HET allows us to understand the ebb and flow in dominant paradigms. It makes us aware that history is replete with debates across as well as within paradigms. Indeed, debates spur knowledge production. While most economics textbooks suggest consensus, economics journals (both orthodox and heterodox) suggest dissensus. There are conceptual debates, refinements, revivals and contextual critiques, challenges, applications. Furthermore, adopting an HET perspective in the teaching of microeconomics and econometrics will provide the learner with a critical grounding in history, politics and philosophy. 

I thank Thair Ahmed for helpful comments.

A Case for Pluralism in ‘Microeconomics’

[My return to blogging is motivated by the extremely warm response I’ve received in person – in the last 6 months – from several people who have been readers of this blog. I’m also happy to announce the publication of my co-edited book on the history of economic thought.]

The subject matter of microeconomics is enshrined in the economics curriculum at all levels – school, undergraduate, postgraduate, and doctoral. The central objective of microeconomic theory is to provide a solution for equilibrium price and quantity in both the commodity (say, apples or coconuts) and factor (wage and ‘capital’) markets. Indeed, questions of what is the source of value and what is the exchange value of two commodities have been posed much earlier. You can find answers in Kautilya, Aquinas, Petty, and Cantillon – all of them writing prior to Adam Smith’s foundational treatise on political economy.


Kautilya’s Arthashastra contains discussions of a fair price. Aquinas, drawing inspiration from Aristotle and Christianity, tries to arrive at the notion of a just price. One of the founders of political economy, William Petty, derives the distinction between necessary price and political price and possesses a rudimentary labour theory of value. Following Petty, Cantillon distinguishes between ‘intrinsic value’ and ‘market price’ based on a land-cum-labour theory of value. The contributions of Smith, Ricardo, Marx, and Sraffa to value theory follow this tradition of objectively determining value.


The dominant theory of value in contemporary economics is not the objective theories of value found in Ricardo, Marx, or Sraffa but the subjective theories of value whose pioneers are Jeremy Bentham, William Stanley Jevons (whose son taught at Allahabad University), Alfred Marshall, AC Pigou, and Paul Samuelson. The value theory (or microeconomic theory, as it is now called more fashionably) found in the textbooks of Hal Varian or Gregory Mankiw take the following as data when solving for equilibrium prices and quantity: (i) preferences, (ii) technology, and (iii) endowments. On the other hand, Piero Sraffa’s value theory, found in his Production of Commodities by Means of Commodities (1960), takes the following as given when arriving at a solution for prices and one distributive variable: (i) size and composition of output, (ii) technology, (iii) the real wage or rate of profit.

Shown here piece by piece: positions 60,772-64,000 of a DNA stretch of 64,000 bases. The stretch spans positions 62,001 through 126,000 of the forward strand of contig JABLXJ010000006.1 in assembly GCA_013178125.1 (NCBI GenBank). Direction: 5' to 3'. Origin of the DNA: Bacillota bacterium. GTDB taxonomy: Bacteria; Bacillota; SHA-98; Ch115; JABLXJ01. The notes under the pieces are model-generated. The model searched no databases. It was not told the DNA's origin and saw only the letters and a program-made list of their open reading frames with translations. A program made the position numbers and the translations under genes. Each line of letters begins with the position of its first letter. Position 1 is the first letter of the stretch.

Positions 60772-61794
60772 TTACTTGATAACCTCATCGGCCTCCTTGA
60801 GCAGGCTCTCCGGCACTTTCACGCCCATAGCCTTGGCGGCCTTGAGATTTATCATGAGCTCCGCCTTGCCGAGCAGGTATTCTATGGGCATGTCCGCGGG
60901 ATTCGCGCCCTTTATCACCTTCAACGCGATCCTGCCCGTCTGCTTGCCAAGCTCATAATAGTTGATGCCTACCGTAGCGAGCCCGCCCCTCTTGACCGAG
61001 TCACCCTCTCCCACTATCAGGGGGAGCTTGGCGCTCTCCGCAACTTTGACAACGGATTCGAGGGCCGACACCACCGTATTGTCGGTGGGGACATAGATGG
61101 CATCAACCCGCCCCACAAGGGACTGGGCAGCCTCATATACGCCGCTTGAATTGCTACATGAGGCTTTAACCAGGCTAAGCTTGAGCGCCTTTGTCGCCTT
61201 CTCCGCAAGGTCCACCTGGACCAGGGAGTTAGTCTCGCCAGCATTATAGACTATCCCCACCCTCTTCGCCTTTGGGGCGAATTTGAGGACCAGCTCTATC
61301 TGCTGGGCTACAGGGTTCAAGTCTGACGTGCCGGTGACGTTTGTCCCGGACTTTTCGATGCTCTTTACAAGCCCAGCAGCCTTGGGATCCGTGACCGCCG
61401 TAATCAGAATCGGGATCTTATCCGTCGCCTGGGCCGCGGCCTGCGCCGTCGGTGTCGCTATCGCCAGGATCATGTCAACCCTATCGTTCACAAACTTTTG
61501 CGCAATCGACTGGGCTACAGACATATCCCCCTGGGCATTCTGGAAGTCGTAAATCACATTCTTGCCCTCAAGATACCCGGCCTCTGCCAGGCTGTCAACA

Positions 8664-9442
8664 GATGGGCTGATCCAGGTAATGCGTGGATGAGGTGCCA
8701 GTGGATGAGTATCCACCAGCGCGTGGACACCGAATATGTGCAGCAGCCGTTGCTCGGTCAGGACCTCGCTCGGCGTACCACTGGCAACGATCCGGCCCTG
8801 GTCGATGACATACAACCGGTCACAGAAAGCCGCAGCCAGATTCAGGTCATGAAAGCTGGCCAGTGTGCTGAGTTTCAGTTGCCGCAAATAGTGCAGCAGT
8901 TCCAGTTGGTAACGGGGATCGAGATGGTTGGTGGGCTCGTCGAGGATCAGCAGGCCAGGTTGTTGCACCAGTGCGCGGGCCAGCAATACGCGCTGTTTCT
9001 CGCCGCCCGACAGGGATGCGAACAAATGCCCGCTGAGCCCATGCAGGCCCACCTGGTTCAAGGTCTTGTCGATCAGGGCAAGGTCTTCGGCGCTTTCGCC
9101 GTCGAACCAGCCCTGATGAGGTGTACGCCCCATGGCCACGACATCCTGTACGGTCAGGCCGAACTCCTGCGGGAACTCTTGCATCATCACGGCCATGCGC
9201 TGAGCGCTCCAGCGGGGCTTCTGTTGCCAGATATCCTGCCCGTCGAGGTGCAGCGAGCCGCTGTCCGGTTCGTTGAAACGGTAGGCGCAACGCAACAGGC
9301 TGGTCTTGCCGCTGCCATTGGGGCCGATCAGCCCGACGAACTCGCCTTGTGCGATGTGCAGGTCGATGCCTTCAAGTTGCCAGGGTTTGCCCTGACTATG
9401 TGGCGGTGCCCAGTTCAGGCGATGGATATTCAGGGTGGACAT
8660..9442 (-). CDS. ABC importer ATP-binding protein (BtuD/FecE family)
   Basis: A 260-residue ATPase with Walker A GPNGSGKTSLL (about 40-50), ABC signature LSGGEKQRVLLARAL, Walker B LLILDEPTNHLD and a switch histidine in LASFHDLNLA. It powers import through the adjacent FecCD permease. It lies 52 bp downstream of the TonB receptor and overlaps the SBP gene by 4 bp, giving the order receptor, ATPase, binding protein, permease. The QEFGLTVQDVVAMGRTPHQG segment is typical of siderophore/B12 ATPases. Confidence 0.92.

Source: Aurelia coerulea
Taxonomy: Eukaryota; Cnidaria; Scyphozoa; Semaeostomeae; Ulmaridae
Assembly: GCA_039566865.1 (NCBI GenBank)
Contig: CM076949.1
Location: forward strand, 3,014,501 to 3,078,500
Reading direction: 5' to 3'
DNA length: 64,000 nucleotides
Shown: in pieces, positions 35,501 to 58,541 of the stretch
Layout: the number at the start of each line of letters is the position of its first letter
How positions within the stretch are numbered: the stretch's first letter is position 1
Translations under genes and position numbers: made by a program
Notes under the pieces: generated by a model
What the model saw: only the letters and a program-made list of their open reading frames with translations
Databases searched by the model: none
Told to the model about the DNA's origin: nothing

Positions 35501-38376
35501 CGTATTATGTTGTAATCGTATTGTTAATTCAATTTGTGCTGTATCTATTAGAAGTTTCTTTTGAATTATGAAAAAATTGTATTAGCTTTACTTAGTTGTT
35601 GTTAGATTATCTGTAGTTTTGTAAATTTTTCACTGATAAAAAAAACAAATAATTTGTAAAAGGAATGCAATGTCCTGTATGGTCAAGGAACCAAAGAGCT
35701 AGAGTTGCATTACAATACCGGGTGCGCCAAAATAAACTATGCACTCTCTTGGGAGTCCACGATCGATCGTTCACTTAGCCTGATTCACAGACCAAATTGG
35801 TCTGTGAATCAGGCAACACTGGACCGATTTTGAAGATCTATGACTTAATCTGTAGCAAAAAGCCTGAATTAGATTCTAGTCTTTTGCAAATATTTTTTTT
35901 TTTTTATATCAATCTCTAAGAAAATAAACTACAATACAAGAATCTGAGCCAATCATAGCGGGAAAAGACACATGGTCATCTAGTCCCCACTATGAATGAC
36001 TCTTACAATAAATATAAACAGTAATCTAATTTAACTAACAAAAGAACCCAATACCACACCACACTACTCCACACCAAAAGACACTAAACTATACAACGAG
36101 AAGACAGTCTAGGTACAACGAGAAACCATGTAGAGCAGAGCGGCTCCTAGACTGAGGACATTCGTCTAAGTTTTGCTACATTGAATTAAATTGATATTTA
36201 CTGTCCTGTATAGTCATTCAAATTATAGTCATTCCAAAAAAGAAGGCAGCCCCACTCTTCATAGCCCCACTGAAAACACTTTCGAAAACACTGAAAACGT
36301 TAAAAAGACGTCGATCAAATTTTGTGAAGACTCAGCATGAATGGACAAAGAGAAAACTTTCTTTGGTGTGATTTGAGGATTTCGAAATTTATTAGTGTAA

How do you measure the data listed above’ While technology, endowments, and real wage can be measured in terms of the commodity-mix, the rate of profit is a pure number. However, how are preferences measured (or ordered)’ They are measured in a subjective manner. This is one of the core differences between the dominant marginalist theory of value and the Classical/Sraffian objective theory of value. Given this core difference, it is incorrect to treat the objective theory of value found in Ricardo or Marx as a precursor or rudimentary version of modern subjective theory of value. And therefore, it is important that students of economics learn about different value theories in microeconomics.


I shall end by drawing your attention to the practical implications of believing in the marginalist conception of the labour market vis-a-vis that of the classical economists (see an earlier post on wages). Under conditions of perfect competition, the equilibrium real wage is determined by the marginal product of labour. Any intervention, such as a minimum wage legislation or collective bargaining by the workers, results in imperfections and consequently leads to unemployment. However, in classical economics, real wage is exogenously determined though historical and social factors. If you believe in the marginalist conception, the logical policy recommendation is to eliminate any intervention/imperfection (such as minimum wage legislation or collective wage bargaining) whereas if you believe in the classical conception, you would treat collective wage bargaining and minimum legislation as legitimate ways of improving workers’ conditions.


This post argues that value theory matters for both contemporary politics and policy. And consequently, the teaching of microeconomics needs to become pluralistic. Moreover, as pointed out earlier, the politics of microeconomics ought to be made explicit. It is, as Keynes, said that we are the ‘usually the slaves of some defunct economist.”